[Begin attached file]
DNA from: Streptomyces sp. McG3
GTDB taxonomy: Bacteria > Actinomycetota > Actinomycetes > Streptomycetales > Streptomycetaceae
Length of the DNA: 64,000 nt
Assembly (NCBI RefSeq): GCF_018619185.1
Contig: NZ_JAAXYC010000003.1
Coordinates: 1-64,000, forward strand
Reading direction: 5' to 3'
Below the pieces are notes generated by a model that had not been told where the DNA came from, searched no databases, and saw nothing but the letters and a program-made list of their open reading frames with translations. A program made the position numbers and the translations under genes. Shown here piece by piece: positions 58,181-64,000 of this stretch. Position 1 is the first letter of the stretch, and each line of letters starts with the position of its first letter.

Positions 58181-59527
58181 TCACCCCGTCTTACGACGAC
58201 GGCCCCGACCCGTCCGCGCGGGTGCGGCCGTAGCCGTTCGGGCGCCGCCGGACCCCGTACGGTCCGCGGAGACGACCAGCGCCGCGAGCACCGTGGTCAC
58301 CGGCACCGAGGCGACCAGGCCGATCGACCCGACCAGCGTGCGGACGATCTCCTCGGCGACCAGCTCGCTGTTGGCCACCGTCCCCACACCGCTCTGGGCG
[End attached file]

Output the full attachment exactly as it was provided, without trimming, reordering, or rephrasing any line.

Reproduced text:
DNA from: Streptomyces sp. McG3
GTDB taxonomy: Bacteria > Actinomycetota > Actinomycetes > Streptomycetales > Streptomycetaceae
Length of the DNA: 64,000 nt
Assembly (NCBI RefSeq): GCF_018619185.1
Contig: NZ_JAAXYC010000003.1
Coordinates: 1-64,000, forward strand
Reading direction: 5' to 3'
Below the pieces are notes generated by a model that had not been told where the DNA came from, searched no databases, and saw nothing but the letters and a program-made list of their open reading frames with translations. A program made the position numbers and the translations under genes. Shown here piece by piece: positions 58,181-64,000 of this stretch. Position 1 is the first letter of the stretch, and each line of letters starts with the position of its first letter.

Positions 58181-59527
58181 TCACCCCGTCTTACGACGAC
58201 GGCCCCGACCCGTCCGCGCGGGTGCGGCCGTAGCCGTTCGGGCGCCGCCGGACCCCGTACGGTCCGCGGAGACGACCAGCGCCGCGAGCACCGTGGTCAC
58301 CGGCACCGAGGCGACCAGGCCGATCGACCCGACCAGCGTGCGGACGATCTCCTCGGCGACCAGCTCGCTGTTGGCCACCGTCCCCACACCGCTCTGGGCG